Take Samuel Insull. This “starched English bean-counter” who took care of finances, personnel, mergers and day-to-day business for Thomas Edison, was one of the few people who saw what electric power could do.
People thought he was nuts when he left Edison’s shop in 1892 to take over a measly power plant in Chicago with three little generators and 5,000 customers. Even his richest customers found electricity so expensive that they cut the lights when their dinner guests went home.
Nobody saw any other way to use power ... except Insull. Because he understood both the technology and the economics, he realized that electricity could become a cheap, mass-market product.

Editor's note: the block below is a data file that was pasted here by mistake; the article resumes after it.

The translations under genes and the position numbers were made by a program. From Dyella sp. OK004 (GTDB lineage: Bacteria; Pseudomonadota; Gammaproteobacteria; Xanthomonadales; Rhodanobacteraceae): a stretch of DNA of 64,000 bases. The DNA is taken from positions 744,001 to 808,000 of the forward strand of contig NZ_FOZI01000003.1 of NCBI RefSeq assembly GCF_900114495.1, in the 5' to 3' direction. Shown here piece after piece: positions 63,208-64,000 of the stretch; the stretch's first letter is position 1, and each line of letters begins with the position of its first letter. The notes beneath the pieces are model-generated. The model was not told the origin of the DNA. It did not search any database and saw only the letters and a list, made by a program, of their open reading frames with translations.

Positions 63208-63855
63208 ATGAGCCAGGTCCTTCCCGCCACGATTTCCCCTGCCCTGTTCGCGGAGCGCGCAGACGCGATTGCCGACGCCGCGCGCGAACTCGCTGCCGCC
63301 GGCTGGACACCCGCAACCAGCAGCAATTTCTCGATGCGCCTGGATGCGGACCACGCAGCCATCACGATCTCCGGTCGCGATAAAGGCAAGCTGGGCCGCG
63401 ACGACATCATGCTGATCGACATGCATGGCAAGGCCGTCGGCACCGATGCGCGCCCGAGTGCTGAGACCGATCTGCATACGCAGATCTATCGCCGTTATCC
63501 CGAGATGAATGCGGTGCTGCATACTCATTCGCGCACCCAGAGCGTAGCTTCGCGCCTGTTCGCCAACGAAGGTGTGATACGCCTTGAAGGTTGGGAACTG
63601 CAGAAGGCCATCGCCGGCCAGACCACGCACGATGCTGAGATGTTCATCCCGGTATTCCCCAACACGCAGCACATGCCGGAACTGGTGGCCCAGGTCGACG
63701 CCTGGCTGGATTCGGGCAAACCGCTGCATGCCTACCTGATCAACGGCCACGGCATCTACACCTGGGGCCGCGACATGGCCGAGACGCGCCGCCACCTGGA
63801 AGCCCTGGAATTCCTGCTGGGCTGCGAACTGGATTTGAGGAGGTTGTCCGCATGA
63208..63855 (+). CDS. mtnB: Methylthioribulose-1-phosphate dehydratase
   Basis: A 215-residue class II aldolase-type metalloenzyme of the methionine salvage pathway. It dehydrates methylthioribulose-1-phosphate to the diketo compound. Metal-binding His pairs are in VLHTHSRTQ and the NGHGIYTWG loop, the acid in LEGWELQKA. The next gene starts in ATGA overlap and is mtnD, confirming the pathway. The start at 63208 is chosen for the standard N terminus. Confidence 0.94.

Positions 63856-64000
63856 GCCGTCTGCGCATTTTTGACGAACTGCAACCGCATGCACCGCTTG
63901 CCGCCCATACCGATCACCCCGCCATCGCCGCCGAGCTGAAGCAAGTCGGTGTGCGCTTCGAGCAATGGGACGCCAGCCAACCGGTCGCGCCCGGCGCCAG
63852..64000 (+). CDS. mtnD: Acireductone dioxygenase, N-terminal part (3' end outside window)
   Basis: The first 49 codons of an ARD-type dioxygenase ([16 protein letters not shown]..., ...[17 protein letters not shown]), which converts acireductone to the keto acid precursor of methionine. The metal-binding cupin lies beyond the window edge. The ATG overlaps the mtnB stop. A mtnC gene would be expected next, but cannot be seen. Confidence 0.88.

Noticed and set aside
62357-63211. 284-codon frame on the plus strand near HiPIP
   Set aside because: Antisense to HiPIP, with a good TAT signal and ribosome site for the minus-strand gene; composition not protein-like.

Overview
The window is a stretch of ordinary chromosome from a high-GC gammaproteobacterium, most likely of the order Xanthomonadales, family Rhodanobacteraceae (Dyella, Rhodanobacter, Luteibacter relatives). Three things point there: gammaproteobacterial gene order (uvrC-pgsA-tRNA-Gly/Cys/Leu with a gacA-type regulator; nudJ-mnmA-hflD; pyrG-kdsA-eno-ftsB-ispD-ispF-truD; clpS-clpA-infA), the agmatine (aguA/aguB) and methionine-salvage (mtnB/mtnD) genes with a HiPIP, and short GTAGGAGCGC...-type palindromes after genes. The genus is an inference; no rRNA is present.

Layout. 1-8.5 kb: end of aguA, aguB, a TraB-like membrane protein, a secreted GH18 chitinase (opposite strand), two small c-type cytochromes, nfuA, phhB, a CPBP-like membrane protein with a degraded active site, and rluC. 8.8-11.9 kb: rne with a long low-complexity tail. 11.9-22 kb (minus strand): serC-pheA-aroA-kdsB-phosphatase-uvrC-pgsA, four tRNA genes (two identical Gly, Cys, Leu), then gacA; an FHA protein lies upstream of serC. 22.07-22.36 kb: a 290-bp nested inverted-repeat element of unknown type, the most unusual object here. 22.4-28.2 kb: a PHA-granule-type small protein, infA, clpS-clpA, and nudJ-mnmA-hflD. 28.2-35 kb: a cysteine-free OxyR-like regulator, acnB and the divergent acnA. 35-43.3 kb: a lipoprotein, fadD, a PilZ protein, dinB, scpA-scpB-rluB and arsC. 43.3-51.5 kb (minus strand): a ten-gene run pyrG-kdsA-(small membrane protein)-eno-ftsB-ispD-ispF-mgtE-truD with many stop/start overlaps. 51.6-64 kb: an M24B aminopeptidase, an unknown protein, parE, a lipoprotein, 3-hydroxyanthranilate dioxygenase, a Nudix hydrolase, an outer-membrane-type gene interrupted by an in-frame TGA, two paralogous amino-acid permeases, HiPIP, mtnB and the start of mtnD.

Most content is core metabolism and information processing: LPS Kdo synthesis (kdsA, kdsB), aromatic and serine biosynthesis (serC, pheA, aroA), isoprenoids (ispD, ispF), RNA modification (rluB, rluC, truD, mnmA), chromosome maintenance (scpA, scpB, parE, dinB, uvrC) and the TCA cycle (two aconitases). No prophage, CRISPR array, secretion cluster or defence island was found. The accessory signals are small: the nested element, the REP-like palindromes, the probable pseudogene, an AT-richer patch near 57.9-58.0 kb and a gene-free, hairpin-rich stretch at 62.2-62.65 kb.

So, at huge risk, Insull built an enormous 5,000-kilowatt turbine. On pricing, he discerned that residential customers needed to pay less than businesses but would turn on the juice during nonbusiness hours. Since his costs were fixed, every cent he could glean from residential customers would be gravy. So, he slashed the price for home users and offered to wire houses for free. Each new customer helped offset his fixed costs.
The experiment paid handsomely. By 1898, Insull had bought out all the power plants in downtown Chicago. Within 15 years, Commonwealth Edison had become the Midwest’s dominant utility.
Lesson: The greatest breakthroughs come from people with the broadest perspective and the deepest knowledge, people just as likely to be analysts and controllers as inventors and marketers, people who understand production and distribution as well as function and design.
— Adapted from “Suits to the Rescue,” Nicholas G. Carr, strategy+business.